Adobe has a wide range of products, including Photoshop, Premiere, Acrobat,
Acrobat Reader, the Flash suite, Audition, etc. I strongly doubt that
_any_ of those products use .NET in any significant way. It might be used
in an installer or some "dashboard/launcher" style application, but in the
primary code of any those products? Not very likely at all.
As far as recognizing the use of .NET goes, you can use something like the
SysInternals Process Explorer utility, which will show you lots of details
about running processes, including what DLLs are loaded. But without
attaching a debugger and/or using other specialized disassembly tools, you
will not get detailed information about how those DLLs are actually being
Note that at least some commercial programs attempt to limit the use of
debuggers, by detecting their presence and disabling features or refusing
to run outright if one's attached.
Finally, there is of course the question of copyright. The Adobe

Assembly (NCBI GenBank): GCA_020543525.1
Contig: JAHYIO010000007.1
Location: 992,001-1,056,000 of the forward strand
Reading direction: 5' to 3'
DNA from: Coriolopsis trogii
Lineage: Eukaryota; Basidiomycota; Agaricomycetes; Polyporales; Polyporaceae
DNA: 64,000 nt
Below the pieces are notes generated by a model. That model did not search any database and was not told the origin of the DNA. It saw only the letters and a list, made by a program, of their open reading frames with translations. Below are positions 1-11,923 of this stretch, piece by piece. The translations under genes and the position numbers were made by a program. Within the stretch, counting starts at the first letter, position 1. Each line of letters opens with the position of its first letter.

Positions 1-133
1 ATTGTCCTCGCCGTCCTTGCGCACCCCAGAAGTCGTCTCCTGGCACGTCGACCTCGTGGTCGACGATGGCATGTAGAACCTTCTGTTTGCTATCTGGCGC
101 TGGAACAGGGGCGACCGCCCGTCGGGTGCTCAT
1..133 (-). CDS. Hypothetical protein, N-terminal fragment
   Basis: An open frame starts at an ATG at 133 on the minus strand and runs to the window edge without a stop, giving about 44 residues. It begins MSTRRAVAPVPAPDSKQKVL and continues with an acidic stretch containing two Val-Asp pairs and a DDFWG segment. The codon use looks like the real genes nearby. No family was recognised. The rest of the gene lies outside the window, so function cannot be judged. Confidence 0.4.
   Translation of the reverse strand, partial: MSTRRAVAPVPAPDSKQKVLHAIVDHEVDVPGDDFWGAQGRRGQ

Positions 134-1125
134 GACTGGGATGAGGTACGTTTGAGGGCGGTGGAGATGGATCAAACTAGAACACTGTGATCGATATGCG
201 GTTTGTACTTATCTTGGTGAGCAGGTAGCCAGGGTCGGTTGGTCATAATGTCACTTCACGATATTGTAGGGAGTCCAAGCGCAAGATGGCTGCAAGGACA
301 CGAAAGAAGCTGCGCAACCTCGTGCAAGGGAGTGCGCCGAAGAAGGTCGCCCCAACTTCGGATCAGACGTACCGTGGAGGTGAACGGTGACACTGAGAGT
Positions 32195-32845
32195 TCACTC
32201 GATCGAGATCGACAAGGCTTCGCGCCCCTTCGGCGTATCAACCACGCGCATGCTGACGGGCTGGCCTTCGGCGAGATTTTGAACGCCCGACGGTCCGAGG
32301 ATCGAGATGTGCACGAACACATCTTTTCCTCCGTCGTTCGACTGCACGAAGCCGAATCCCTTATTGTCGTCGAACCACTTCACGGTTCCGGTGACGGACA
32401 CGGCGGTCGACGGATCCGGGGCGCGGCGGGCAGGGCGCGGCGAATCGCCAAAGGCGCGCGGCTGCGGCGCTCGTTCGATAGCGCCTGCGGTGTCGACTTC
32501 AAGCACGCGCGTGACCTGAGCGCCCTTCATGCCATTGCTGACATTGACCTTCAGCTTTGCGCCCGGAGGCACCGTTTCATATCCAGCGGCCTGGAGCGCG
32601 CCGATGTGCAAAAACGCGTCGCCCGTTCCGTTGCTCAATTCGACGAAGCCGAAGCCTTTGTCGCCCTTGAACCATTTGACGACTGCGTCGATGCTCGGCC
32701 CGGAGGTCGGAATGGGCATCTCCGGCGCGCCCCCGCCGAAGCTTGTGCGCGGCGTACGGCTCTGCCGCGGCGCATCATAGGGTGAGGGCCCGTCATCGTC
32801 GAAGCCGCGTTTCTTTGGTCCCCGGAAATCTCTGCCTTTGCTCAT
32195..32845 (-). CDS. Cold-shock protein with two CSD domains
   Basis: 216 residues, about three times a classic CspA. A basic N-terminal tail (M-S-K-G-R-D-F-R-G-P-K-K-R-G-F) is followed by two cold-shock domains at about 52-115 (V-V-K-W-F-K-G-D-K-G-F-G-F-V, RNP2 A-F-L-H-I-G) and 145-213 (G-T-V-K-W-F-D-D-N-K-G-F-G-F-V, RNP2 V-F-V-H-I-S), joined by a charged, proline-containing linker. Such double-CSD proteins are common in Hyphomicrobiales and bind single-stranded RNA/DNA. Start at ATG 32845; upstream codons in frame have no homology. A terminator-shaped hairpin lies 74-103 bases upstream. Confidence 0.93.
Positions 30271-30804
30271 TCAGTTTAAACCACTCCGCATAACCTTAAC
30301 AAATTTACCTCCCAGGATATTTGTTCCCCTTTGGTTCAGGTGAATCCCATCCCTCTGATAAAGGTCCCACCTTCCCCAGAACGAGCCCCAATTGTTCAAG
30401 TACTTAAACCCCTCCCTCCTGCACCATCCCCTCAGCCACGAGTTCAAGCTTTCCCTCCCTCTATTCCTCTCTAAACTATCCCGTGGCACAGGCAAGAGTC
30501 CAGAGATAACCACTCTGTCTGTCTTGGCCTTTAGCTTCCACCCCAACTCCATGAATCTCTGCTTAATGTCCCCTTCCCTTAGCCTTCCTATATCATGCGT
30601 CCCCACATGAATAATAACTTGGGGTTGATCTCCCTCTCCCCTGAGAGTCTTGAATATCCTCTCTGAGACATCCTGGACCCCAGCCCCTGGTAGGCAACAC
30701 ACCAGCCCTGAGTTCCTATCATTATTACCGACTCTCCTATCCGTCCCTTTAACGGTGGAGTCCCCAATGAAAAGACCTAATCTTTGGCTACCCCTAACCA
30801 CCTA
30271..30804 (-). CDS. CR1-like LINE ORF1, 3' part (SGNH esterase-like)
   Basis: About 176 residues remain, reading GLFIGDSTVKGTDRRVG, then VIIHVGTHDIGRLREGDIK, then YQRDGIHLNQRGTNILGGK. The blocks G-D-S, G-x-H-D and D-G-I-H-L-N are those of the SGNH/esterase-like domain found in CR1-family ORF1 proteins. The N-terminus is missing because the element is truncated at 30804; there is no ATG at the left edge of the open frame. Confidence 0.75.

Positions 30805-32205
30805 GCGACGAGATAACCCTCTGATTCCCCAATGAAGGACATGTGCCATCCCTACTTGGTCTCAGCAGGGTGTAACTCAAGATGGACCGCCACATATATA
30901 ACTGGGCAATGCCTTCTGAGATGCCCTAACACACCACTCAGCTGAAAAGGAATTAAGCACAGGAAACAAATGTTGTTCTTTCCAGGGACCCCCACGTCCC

implementations of the features you are asking about are almost certainly
protected by copyright. At best, inspecting Adobe's implementation is
valuable to you as a learning exercise, and frankly I think a much better
learning exercise would be for you to study the _behavior_ of the features,
and figure out how to implement them yourself from scratch.
I think you are also a lot less likely to cross the line between legal and
illegal activities as well. There is a whole body of case law addressing
the question of how much reverse-engineering and study of someone else's
technology you can do without violating copyright, so you really need a
lawyer to navigate that area. But in practice it seems to me most people
follow "clean-room" strategies, because otherwise it is very difficult to
prove you did not just lift the technology outright.